I recently read an editorial in the Clinical Journal of Sport Medicine by Dr. Daniel Gould from Michigan State University. The editorial was titled “The professionalization of youth sports: It’s time to act” (1), and although published in 2009, the main message is still just as relevant today in 2012. The article really struck a chord with me and I wanted to share my thoughts with you.
You can access the article for free by clicking on the title above, but here is a brief summary: Gould highlights that most sport science and sport medicine professionals have very little influence on youth sporting organisations, coaches and/or parents because although we are very good at conducting research, we are terrible at disseminating the findings to these people that need it most. I particularly like this quote: “If we were operating within the private business sector, we would probably fire the marketing and public relations professionals responsible for getting our ‘‘products’’ (sport science knowledge) out to the public!”.
Gould goes on to say that since researchers are not always communicating with sporting organisations, coaches, and parents, those on the front line are receiving messages from the popular media that are often entertainment fuelled, with a focus on ‘winning is everything’. The lure of college scholarships, professional contracts, and medals, trophies, and national titles has led to the professionalisation of youth sport, and the rise of many negative youth sport coaching and parenting behaviours such as official abuse, illegal scouting, and even the use of performance enhancing drugs. Add to this, common athlete development myths such as ‘talent can be identified at an early age’, ‘early specialisation and intensive training programs are required for future success’, and ‘athletic development cannot occur in a fun environment’, and parents, coaches, and sporting organisations can carry on completely misguided.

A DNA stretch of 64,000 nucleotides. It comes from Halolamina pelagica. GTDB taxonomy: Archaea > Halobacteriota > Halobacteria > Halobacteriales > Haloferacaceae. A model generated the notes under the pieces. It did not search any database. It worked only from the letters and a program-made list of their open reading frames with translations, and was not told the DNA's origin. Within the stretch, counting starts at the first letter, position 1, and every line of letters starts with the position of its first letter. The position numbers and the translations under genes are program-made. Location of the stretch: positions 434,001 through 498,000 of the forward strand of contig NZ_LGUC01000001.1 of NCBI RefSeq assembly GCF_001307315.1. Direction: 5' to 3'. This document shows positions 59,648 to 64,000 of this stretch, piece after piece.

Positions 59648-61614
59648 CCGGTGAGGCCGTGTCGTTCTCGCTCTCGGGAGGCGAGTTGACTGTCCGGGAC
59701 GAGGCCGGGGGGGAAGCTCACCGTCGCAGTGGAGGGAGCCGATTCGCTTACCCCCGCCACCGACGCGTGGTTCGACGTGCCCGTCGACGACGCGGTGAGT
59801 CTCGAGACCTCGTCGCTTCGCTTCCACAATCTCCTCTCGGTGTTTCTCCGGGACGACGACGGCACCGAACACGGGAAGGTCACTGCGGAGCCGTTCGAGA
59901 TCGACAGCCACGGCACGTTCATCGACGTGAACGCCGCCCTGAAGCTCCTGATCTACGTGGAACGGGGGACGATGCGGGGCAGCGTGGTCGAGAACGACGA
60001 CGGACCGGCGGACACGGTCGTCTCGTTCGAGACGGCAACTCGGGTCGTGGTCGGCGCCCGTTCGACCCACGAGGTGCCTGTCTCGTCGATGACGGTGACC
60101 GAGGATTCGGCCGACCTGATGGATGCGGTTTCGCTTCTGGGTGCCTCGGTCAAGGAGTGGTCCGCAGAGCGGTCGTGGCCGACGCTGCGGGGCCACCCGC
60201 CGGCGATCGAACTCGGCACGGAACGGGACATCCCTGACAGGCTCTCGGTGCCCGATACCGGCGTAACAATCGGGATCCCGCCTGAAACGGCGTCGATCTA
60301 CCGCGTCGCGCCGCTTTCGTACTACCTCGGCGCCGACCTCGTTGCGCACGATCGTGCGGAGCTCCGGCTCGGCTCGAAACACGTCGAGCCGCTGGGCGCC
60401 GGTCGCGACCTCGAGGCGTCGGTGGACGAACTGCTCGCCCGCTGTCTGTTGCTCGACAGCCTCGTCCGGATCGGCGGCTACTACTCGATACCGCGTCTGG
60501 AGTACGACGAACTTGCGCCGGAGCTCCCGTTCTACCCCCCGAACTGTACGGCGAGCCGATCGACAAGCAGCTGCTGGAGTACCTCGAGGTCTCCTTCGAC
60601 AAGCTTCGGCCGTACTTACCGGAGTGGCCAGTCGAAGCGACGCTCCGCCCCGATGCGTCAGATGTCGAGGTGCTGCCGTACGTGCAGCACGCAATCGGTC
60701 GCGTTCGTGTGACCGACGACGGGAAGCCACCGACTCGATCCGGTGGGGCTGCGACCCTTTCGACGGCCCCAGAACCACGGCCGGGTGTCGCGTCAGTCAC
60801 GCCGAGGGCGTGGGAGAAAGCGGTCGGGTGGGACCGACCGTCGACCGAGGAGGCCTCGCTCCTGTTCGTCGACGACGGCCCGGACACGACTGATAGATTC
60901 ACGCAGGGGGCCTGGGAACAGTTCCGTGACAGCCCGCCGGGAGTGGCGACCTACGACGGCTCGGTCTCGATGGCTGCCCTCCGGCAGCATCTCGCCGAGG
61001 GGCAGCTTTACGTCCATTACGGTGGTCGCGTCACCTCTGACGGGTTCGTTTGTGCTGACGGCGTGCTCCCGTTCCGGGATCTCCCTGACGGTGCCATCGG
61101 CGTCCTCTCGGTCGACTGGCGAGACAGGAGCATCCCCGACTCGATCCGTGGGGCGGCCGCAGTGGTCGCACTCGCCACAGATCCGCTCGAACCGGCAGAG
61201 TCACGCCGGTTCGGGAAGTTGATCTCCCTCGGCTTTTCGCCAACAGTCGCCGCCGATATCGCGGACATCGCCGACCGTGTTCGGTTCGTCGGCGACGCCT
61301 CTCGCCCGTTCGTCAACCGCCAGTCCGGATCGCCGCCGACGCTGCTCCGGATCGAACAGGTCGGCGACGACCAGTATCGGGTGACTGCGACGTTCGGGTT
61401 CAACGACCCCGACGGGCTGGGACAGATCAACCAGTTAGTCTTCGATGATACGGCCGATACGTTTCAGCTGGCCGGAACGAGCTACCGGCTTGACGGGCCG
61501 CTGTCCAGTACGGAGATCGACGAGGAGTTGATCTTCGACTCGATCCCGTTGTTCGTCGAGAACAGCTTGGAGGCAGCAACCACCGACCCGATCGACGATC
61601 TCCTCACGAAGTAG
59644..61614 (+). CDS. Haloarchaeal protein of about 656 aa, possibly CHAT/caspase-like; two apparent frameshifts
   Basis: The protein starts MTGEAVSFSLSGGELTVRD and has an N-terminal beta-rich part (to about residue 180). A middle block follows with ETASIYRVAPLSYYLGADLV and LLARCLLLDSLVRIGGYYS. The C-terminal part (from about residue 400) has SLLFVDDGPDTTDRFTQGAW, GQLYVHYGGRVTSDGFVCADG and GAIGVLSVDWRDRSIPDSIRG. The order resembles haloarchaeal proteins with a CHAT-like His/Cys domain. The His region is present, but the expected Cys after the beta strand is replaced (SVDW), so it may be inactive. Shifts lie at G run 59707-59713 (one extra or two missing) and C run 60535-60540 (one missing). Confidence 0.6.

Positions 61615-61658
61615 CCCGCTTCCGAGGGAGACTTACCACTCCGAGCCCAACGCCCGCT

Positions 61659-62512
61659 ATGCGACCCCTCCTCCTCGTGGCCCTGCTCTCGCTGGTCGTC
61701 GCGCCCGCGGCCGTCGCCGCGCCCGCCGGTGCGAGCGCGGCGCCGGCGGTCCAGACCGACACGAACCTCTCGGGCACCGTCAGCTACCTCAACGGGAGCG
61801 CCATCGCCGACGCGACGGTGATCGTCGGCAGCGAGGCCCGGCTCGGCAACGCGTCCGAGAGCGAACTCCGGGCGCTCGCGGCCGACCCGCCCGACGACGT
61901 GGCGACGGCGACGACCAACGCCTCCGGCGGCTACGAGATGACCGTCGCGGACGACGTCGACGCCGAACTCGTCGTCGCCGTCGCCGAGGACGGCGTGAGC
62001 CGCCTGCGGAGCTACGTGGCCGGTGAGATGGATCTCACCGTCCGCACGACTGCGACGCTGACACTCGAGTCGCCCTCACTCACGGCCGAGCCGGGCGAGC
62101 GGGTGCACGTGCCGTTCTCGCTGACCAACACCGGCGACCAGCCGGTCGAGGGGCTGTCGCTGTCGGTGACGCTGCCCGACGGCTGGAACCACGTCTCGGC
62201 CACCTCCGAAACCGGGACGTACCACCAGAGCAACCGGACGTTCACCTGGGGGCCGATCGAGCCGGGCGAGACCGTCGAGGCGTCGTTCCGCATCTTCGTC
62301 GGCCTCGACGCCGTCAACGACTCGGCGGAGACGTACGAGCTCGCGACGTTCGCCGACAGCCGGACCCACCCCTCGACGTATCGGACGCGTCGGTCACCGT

While Gould’s main message is that the professionalisation of youth sport is “the single biggest problem” in contemporary sport, his recommendation for how to make a change to the situation is, in my opinion, even more important, as it applies to sport science as a discipline in general, and not just issues of positive development in youth sport. The article encourages sport scientists and sport medicine professionals to “get our hands dirty” – to stop talking about what needs to be done in academic forums, and actually get involved in local programs, disseminate our research findings in public sources, and even rally for political change.